Regards,
[Your name here.]
[Contact details, website.]
9 - Justifying your need for extra hours
As I’ve said before, problems and changes always come up, no matter what project you’re working on. This is yet another template for such instances. This time it’s an e-mail to soften your client’s heart towards extra hours.
Subject Line
- Important project update
[Insert client name here.]
I just wanted to tell you about some important project changes.
Per my most recent check of what still needs to get done, I’ve come to the realization that extra hours are needed, for the reasons below.
First reason, and why the reason matters
Second reason, and why the reason matters
Third reason and so on…
I know this is a surprise, and I would have liked to avoid this. But it’s still my responsibility to keep you in the loop, especially about changes like these.
If you’d like to discuss the new hours, please do reach out. Or, we can meet at [your suggested date/time]. If that slot doesn’t work, let me know what’s most convenient for you.
Thanks,
[Your name here.]
[Contact details, website.]
10 - No need for extra hours
There are rare occasions when you tell the client you need extra hours, but then suddenly, that isn’t the case anymore. It’s important to be honest on such occasions, and promptly inform the client of the good news.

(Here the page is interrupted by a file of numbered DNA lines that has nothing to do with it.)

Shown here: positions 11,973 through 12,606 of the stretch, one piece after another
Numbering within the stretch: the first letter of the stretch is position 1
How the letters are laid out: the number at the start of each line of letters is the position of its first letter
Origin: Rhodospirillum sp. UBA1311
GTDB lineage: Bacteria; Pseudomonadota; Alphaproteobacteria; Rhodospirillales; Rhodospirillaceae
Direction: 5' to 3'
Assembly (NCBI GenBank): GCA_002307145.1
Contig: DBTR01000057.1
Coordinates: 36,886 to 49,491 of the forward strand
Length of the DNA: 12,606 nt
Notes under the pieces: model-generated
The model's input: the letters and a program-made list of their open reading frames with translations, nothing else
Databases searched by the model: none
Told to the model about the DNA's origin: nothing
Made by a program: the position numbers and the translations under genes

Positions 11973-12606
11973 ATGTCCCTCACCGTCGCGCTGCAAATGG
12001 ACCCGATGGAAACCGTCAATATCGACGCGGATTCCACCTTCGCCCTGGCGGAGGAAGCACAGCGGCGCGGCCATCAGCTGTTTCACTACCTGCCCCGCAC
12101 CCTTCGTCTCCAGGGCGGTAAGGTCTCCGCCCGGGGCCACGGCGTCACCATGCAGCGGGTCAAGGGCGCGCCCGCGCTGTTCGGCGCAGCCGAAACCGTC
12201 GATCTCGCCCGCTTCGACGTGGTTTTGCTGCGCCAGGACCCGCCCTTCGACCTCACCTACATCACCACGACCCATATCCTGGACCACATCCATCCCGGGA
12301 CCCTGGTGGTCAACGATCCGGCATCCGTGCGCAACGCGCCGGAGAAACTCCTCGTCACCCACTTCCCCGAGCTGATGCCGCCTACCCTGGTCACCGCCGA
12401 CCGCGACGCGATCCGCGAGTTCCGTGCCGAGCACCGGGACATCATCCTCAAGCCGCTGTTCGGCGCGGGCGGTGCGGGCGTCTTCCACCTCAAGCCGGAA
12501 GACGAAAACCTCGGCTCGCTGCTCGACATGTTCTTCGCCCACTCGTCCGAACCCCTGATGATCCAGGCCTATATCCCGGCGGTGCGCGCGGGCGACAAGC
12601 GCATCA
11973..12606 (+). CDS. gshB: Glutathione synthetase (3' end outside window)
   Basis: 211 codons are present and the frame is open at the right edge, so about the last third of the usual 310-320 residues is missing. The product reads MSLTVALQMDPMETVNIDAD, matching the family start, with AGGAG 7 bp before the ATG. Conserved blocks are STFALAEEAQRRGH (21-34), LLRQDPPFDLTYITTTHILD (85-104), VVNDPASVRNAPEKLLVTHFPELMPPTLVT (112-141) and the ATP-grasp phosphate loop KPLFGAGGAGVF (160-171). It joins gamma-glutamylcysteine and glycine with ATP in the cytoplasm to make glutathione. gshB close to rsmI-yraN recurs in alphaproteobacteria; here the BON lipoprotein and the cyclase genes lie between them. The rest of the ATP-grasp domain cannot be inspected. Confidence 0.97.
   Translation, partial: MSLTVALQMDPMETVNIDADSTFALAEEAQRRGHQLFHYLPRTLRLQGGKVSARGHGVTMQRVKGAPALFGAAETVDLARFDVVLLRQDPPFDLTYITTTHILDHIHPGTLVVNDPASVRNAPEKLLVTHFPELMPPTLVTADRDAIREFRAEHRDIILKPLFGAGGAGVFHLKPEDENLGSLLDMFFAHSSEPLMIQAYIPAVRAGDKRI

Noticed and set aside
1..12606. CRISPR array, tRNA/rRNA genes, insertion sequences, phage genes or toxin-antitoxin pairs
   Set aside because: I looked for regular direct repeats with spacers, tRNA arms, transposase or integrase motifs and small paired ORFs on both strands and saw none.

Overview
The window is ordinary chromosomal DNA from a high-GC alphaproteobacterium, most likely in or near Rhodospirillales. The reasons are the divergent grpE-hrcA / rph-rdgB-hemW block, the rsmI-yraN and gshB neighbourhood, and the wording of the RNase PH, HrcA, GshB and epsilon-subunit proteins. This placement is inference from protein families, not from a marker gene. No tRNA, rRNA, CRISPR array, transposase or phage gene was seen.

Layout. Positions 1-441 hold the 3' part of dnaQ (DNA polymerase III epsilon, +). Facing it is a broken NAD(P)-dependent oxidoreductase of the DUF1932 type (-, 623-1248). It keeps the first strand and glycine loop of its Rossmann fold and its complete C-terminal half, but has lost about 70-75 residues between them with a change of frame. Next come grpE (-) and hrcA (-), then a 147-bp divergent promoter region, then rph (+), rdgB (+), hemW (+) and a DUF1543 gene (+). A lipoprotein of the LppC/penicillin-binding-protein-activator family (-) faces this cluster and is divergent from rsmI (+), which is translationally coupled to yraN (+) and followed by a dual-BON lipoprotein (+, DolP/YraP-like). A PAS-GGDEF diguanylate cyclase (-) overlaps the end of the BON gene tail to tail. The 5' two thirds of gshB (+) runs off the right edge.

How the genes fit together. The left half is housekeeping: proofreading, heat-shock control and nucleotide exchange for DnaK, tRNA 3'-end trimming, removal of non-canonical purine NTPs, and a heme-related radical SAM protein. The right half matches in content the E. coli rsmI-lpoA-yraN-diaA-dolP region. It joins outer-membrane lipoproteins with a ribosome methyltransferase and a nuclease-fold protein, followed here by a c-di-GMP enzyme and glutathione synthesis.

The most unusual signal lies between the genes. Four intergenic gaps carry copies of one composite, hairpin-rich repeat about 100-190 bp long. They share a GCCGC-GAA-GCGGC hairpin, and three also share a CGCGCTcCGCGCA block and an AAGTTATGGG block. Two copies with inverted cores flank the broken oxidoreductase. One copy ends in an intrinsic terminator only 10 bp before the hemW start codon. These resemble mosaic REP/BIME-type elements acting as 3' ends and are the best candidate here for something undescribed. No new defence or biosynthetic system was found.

Subject Line
- Some good news for you
[Insert client name here.]
I recently sent you a [revised plan, e-mail, whatever], indicating the need for X number of extra hours. The reasons for those hours are X, Y and Z.
On a happier note though, I’d like to tell you that those hours are no longer needed. They’ll no longer be billed, and the invoice will reflect that.
For clarity, the total project cost is now X amount.
Everything else remains as is. If you’d like formal documentation to support this change, please let me know and I’ll prepare it.
Thank you,
[Your name here.]
[Contact details, website.]
11 - You’re declining a project
Oh, it’s a happy day when you have too many projects to accept a new one. In any case, even a declining e-mail can stand as proof of your professionalism, and leave a good impression on someone who may need you in the future.
Subject Line
- Sorry, can’t take your project on
[Insert client name here.]